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Posts by MSchott

Not sure where that site came up with those prices. Delta treats a golf bag like a piece of luggage unless it's overweight or exceeds 115 linear inches (length x width x height).
That is nice. And a true Cape hold to boot.
The Wiki article claims these are Links courses, not Links style. But the definition of a true links course is one that is built on a sand base, on dunes land. All of the tur British links courses are laid out over the land that existed. The Ocean Course is completely manufactured and is more of a lowlands course than a links course. You can bump and run approach shots onto greens at a links course. You cannot do this at CB as the greens are elevated. Also, think of native...
We are conditioned to think that golf courses should be lush and tree lined. This only feasible in certain climates at certain times of the year and requires a lot of fertilizer and water to maintain, Fescue grasses like those used at Chambers Bay are far more maintenance friendly but not as pretty.
That's the worst list I've ever seen.
Who cares what the media says? I don't think CB is a bad course. It's very interesting and offers players a lot of options. As far as what the players think, who cares? They want perfect conditions and a traditional parkland course. Many are spoiled brats. By the way last year's US Open was a Pinehurst #2 which certainly did not have a ton of trees and green grass. Yet it's considered one of the best in the world. And Shinnecock Hills, a favorite of many also has a links...
You don't have Links courses in Australia. You have Sand Belt courses. The bottom line is pro golfers are whiners anyway and I don't give a crap about this. I said that I am not a fan of how this course was constructed (created). Chambers Bay is not calling itself a Links course. It's a links style course and in the reality other than the firm fast conditions, it doesn't play like one. You can't bump approach shots into the greens, there are no native dunes etc.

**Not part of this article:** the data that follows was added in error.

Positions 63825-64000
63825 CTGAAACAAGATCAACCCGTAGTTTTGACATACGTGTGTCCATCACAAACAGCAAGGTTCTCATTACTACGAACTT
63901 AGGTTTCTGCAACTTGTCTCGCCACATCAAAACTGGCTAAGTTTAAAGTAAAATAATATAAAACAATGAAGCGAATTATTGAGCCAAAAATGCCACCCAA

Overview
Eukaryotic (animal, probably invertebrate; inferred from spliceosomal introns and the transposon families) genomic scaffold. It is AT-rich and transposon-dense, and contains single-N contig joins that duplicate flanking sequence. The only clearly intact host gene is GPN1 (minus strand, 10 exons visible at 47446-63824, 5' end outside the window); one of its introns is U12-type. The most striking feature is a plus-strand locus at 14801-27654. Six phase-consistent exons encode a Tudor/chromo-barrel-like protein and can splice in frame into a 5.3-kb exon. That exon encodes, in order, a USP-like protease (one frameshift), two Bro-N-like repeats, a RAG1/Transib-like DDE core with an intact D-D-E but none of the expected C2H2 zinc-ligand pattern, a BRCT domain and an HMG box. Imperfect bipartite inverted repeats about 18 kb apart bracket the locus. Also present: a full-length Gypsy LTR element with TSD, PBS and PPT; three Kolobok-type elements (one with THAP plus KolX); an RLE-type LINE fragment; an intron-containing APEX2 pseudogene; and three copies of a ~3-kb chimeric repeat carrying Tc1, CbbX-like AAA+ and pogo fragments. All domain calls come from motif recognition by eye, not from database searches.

While I'm not a fan of a "created" course like CB, you are missing out on the current trend toward natural areas, large undulating greens and firm and fast conditions. By the way, courses like St. Andrews and other British links courses often punish "perfect" shots. Have you heard the term "rub of the green"?
I hadn't thought about Payne much lately which is a shame. He was a good guy, a character which the dull PGA has badly needed and of course a great player. He died around the peak of his career and we lost out on seeing him possibly win another major or more at a time when Tiger was becoming dominant. 
I have but as said above the need for this is rare. When the ball is on the fringe, resting against the rough, the leading edge of a wedge can be a better choice than a putter or a chip. But from the fringe generally a putter is the right club to use. I've also chipped with a hybrid to bump the ball over the fringe from the rough and get it rolling. This is easier than chipping with a longer iron. It all depends how far you are from the flag.
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